By Claire Pieterek
Even though I've carried a PalmPilot for the past couple of years, I still find myself seduced by Levenger's (at http://www.levenger.com) slick catalogs full of beautiful pens and fine papers [So do we! --The editors]. Now, PDA stylus makers and traditional pen manufacturers are beginning to provide those of us who have gone electronic with many good alternatives to the stock styli that came with our PalmPilots. Using the right stylus, you can PalmPilot with pleasure.
The original plastic styli provided with the Pilot and PalmPilot organizers simply aren't good enough for more than brief use. With the too-small, too-light plastic stylus, I found myself getting writer's cramp in classes and meetings. PDA Panache soon came to my rescue with the Black Chrome PalmPilot Deluxe Stylus, colloquially known as the "Black Nail". Although it's been slightly redesigned (and also comes in a Palm III-compatible model which doesn't really resemble a nail), the Black Nail has long been considered the reference standard for PalmPilot replacement styli.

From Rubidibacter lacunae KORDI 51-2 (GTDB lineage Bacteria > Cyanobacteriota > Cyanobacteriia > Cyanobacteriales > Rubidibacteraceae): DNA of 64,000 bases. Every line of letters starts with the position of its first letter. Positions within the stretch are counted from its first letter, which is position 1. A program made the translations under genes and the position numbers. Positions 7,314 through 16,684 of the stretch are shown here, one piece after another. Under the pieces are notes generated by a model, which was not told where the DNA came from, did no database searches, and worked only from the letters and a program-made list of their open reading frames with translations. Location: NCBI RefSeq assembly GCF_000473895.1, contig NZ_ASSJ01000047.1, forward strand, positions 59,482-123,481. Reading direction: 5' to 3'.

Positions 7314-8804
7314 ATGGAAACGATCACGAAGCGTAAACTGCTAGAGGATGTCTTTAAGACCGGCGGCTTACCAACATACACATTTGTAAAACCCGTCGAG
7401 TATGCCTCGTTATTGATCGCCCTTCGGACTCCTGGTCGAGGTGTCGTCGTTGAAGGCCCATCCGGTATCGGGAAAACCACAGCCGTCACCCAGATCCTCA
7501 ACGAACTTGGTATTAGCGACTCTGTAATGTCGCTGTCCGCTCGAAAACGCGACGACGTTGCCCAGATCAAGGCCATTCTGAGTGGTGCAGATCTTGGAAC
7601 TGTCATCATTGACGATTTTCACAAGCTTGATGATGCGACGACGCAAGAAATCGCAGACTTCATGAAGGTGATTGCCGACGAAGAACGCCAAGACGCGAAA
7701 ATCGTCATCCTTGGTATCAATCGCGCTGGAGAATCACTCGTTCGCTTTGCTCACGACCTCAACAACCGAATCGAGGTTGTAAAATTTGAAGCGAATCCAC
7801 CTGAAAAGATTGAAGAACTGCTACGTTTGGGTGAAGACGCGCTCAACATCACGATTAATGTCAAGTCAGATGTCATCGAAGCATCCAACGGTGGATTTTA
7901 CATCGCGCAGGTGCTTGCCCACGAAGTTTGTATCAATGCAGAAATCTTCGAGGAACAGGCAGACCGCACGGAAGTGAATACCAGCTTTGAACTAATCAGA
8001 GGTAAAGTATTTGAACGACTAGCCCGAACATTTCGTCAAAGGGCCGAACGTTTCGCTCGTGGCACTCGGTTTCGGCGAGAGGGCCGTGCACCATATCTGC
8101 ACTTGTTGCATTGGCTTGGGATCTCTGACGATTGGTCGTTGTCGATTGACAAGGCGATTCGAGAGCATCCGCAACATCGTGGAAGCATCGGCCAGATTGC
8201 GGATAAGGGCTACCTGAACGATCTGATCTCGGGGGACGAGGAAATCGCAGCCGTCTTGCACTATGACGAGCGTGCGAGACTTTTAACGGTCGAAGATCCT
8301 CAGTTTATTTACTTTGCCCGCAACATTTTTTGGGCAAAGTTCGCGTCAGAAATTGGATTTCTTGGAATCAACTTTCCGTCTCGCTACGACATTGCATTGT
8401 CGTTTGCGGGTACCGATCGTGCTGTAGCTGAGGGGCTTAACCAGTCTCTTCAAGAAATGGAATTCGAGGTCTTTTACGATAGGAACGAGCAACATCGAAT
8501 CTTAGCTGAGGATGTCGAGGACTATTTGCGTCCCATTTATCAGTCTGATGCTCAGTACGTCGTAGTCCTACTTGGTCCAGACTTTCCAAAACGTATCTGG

A more recent entrant, the PGHQ Stylus, made for PilotGear by the E&B Company, has since supplanted the Black Nail as my favorite silo-compatible stylus. The PGHQ Stylus is just a little longer and heavier than the Black Nail, and it comes in a number of different color combinations.
Although 3Com wised up and included a fairly good metal/plastic stylus with the Palm III, there are a number of new and intriguing products for PalmPilot people looking for better writing options.
A very cleverly designed and packaged product, the Throttle (as shown in Figure A) is made of smooth matte gray plastic, similar in color to the PalmPilot, with a bright red button. A gray Throttle with a green button the same color as the PalmPilot's power button might be a nice alternative.FIGURE A
Power up with your very own Throttle from ttools, LLC.
The Throttle provides an excellent solution for anyone who wants a good stylus and also needs a pen, without having to carry a zillion things in pocket or purse. One click of the Throttle's red button, and it's a ballpoint pen that takes a standard metal refill. The click action is good and the ballpoint included with the Throttle is good quality, not skippy or blobby. Click the red button again, and it's back in stylus mode.